2

We may assume $u_0 = I$ wlog, as multiplication is continuous and $$ (u_0 + h)^{-1} - u_0^{-1} + u_0^{-1} h u_0^{-1} = u_0^{-1}\left( (I + hu_0^{-1})^{-1} - I + hu_0^{-1} \right). $$ Using the Neumann series, we have $$ (I+h)^{-1} - I + h = \sum_{k\ge 2} (-h)^k = (-h)^2 \sum_{k\ge 0} (-h)^k = h^2 (I+h)^{-1} = o(\|h\|), $$ as $$ \frac{\| h^2 (I+h)^{-1} \|}{\|...


2

Yes, it is isomorphic to the subgroup of $GL(2,\Bbb C)$ which consists of the matrices of the form$$\begin{bmatrix}1&z\\0&1\end{bmatrix},$$because$$(\forall z_1,z_2\in\Bbb C):\begin{bmatrix}1&z_1\\0&1\end{bmatrix}.\begin{bmatrix}1&z_2\\0&1\end{bmatrix}=\begin{bmatrix}1&z_1+z_2\\0&1\end{bmatrix}.$$


2

If the $C^1$ curve $\gamma\colon I\to\mathbb R^n$ is regular, then by definition, $\gamma'\left(x\right)\ne\mathbf 0$ for all $x\in I$. This means that curve $\gamma$ never "slows down" to stop. For example, constant curve $\gamma_1\left(t\right)=\mathrm{x}_0$ is not regular because $\gamma'_1=\mathbf 0$. On the other hand, straight line $\gamma_2\...


2

Fix a point $x_0\in M$, and then for a given point $x\in M$, define $$f(x):=\int_\gamma \alpha$$ where $\gamma$ is any path from $x_0$ to $x$.


2

Here's the core step of the computation: $$ \nabla_X^\ast \nabla_Y^\ast (\xi)(s) = \nabla_X^\ast (\nabla_Y^\ast (\xi))(s) = L_X (( \nabla_y^\ast \xi)(s)) - (\nabla_Y^\ast)(\nabla_Xs) \\ = L_X(L_Y\xi(s) - \xi(\nabla_Ys))-L_Y\xi(\nabla_X s)+\xi(\nabla_Y\nabla_Xs) \\= L_X L_Y\xi(s) - L_X \xi(\nabla_Ys)-L_Y\xi(\nabla_X s)+\xi(\nabla_Y\nabla_Xs) .$$ Can you take ...


2

Your space $\mathcal F$ is usually denoted $L^1(\mathbb R^n,\mu )$ and, if you are denoting by $\mathcal{F}^*$ its dual as a normed space, equipped with the the norm $$ \|f\|_1 = \int_{{\mathbb R}^n}|f(x)|\,d\mu(x), $$ then $L^1(\mathbb R^n,\mu )^*\simeq L^\infty (\mathbb R^n,\mu )$. According to this isomorphism your functional $\iota _U$ corresponds ...


2

Connected abelian Lie groups can be classified in that all of them are $\mathbb{R}^a \times (S^1)^b$ for some numbers $a$ and $b$. (If you want to prove this on your own, it helps to investigate the exponential map from the Lie algebra to the Lie group more closely.) Now, do you know the Lie algebra of this Lie group? Do you know of a compact Lie group with ...


2

The map that you wrote is not an isometry, I'll give you the correct definition. It's a very long calculation but not so difficult. Recall that a smooth map $f:(X,g)\rightarrow (Y,h)$ between riemannian manifold is an isometry if it is a diffeomorphism and $f^*h=g$, where $\forall u,v\in T_pX$ one has $f^*h(u,v):=h(d_pf(u),d_pf(v))$ and $d_pf: T_pX\...


1

If you take the first restriction and plug it into the second, you get $$ x^2-y^2-(x^2+y^2-1) - 1 =0 \Leftrightarrow -2y^2 = 0 \Leftrightarrow y=0 $$ So, any point on the curve satisfies $y=0$ and $x^2-z^2 = 1$ and you can consider two separate parametrizations: $$ (\sqrt{t^2+1}, 0, t), t\in \mathbb{R} $$ $$ (- \sqrt{t^2+1}, 0, t), t\in \mathbb{R} $$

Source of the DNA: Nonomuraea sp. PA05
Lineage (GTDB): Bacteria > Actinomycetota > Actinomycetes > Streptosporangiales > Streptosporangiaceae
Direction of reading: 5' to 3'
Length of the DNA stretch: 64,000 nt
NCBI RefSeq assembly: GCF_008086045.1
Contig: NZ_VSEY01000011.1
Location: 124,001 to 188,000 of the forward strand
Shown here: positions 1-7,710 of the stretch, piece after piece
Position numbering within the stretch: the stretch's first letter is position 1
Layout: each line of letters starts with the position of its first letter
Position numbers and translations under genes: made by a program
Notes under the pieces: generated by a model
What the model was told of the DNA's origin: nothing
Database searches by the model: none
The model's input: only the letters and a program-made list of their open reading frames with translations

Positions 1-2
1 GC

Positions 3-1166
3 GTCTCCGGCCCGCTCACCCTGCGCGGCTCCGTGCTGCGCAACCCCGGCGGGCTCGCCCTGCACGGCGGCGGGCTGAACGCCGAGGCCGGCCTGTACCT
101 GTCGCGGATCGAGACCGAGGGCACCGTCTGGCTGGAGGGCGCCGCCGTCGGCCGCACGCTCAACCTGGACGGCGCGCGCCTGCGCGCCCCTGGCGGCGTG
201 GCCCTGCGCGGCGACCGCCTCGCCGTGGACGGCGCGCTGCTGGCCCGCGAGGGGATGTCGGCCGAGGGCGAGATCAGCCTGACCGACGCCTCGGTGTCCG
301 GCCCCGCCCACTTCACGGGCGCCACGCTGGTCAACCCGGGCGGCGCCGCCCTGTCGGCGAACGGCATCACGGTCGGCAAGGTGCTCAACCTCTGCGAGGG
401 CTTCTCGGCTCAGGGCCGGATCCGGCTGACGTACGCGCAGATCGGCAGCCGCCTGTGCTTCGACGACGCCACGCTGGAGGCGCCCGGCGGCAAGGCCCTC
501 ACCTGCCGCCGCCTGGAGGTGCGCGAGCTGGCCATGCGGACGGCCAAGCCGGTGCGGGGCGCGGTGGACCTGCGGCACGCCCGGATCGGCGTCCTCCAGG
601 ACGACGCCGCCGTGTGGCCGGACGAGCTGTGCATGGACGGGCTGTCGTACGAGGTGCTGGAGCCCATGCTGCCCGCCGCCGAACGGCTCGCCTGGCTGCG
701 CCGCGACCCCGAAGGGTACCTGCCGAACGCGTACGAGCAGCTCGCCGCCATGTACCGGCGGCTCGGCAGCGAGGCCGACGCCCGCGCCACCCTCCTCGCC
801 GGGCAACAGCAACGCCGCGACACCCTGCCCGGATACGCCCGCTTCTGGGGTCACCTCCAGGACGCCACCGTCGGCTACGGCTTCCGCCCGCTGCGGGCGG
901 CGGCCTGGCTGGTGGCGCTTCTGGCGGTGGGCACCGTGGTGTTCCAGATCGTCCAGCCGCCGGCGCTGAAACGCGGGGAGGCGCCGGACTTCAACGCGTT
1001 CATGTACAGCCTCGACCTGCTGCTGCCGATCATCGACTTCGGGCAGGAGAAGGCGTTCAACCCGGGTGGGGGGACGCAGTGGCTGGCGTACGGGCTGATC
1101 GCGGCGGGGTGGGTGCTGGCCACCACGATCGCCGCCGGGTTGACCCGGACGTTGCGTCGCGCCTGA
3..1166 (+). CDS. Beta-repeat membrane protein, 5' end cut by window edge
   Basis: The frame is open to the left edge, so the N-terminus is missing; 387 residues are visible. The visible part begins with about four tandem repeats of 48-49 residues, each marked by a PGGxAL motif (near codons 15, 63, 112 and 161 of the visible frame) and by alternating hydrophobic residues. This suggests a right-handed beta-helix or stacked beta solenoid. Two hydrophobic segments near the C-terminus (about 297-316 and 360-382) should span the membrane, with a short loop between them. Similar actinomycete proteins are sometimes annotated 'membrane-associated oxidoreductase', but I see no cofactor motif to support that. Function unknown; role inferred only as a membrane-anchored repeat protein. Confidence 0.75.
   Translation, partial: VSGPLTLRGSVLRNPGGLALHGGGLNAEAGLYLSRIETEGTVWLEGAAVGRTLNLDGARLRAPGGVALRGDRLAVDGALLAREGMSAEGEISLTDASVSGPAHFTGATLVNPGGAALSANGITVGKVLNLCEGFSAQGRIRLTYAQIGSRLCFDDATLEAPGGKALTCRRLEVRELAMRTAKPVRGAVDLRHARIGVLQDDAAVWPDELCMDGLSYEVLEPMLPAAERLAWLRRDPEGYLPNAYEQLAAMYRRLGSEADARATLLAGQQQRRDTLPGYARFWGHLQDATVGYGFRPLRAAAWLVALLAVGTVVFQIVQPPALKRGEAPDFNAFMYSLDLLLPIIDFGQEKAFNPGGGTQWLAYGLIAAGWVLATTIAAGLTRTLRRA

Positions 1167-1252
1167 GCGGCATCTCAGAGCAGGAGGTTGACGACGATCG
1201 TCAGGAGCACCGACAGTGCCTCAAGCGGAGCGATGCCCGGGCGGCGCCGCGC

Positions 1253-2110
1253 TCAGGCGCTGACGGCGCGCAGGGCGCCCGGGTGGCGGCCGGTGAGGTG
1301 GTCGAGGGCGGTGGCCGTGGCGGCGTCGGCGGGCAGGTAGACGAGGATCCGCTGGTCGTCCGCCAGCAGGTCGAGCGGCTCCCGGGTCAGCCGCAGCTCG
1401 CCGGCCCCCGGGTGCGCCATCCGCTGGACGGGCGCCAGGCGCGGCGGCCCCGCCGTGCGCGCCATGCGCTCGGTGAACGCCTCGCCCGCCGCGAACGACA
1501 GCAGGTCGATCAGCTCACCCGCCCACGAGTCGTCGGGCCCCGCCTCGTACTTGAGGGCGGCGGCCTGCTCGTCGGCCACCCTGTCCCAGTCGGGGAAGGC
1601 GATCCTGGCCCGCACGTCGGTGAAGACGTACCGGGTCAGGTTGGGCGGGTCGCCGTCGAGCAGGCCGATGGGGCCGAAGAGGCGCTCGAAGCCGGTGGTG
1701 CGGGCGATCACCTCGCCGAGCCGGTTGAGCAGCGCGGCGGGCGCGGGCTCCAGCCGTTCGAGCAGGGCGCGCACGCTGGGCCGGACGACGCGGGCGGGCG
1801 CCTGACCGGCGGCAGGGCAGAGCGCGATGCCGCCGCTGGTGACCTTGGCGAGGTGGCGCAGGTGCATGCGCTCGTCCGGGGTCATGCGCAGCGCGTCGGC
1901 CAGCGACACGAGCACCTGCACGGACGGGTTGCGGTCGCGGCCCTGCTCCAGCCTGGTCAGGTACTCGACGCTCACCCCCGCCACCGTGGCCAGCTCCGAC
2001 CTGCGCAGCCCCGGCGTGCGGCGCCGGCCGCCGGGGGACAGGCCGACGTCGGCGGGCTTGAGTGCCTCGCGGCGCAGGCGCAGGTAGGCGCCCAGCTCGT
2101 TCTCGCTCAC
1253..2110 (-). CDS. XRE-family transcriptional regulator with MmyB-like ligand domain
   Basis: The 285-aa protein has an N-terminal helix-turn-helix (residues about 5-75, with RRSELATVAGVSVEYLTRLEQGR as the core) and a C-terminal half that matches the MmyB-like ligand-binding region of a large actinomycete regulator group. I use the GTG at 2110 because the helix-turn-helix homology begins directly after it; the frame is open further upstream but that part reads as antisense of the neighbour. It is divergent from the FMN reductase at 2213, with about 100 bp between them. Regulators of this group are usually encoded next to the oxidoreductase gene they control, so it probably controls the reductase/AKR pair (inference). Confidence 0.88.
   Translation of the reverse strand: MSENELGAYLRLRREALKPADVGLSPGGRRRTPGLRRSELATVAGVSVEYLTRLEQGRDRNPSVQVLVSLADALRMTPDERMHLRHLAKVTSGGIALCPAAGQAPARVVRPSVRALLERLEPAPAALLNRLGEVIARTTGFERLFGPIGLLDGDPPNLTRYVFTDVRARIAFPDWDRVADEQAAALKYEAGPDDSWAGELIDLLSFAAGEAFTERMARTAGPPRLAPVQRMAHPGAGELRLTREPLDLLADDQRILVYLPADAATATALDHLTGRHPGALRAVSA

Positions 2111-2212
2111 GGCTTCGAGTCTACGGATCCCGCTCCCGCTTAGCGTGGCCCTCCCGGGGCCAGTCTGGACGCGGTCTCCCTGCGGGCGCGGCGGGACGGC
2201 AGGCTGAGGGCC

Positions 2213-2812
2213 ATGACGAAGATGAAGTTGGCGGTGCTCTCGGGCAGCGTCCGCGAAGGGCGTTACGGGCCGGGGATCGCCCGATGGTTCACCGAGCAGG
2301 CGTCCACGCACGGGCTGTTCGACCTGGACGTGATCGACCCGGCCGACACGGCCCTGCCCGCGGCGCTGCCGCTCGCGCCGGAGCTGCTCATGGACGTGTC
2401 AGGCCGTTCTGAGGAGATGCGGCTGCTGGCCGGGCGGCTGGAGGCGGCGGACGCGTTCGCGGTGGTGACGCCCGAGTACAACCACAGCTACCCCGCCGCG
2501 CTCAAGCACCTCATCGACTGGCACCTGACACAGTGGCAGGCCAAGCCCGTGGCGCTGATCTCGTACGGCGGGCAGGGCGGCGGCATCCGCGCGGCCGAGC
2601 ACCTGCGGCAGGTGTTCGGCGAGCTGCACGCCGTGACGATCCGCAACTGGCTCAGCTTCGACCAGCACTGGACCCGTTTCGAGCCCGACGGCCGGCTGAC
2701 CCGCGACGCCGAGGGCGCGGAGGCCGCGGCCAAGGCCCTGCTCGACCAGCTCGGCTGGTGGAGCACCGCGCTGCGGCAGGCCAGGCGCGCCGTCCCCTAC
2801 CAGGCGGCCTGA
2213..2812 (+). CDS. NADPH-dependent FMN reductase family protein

1

In my answer, I will assume that $$ d(A,B)=\inf_{a\in A, b\in B} d(a,b). $$ Here is a simple and classical example. Consider the modular group $\Gamma=PSL(2, {\mathbb Z})$ and its standard fundamental domain $F$. Let $u_n\in \Gamma$ be any sequence corresponding to (strictly) upper-triangular matrices. Then for each $u_n$, $d(u_nF,F)=0$. Or, for a simpler ...


1

For any compact, locally contractible, nonempty, proper subspace of $K$ of $n$ dimensional sphere $\mathbb{S}^n$, Alexander Duality says: $\tilde{H}_i(\mathbb{S}^n-K;\mathbb{Z})\simeq\tilde{H}^{n-i-1}(K;\mathbb{Z})$ for all $i$. Thinking $\mathbb{S}^n$ as one point compactification of $\mathbb{R}^n$ and applying Alexander Duality to the cases when $K$ is ...


1

All you need is the exterior derivative and the Hodge star; you can already anticipate this because the expression you're looking at is $\nabla \times (\mathbf{w}\times \mathbf{u})$, and the curl is really a manifestation of $d$, the metric tensor and the Hodge star, while the cross product is "essentially" the wedge product of two 1-forms once you ...


1

The following definition is from the book you mention but I couldn't find your example there. If $\omega$ is a 1 -form on $M,$ we define its pullback $F^{*} \omega$ to be the 1 -form on $N$ given by $$ \left(F^{*} \omega\right)_{p}\left(X_{p}\right)=\omega_{F(p)}\left(F_{*} X_{p}\right) $$ for any $p \in N$ and $X_{p} \in T_{p} N$ You need to be certain of ...


1

Consider the hypersurface $S=\{\eta_{\mu \nu} x^{\mu}x^{\nu}=0$} and a point $ P \in S$ different than the origin. A (tangent) vector $\mathbf{v}$ in $P$ is a lightlike vector if, by definition, $\eta(\mathbf{v},\mathbf{v})=0$. This is a quadratic equation. On the other hand the condition that defines the tangent space of $S$ in $P$ is linear. For simplicity,...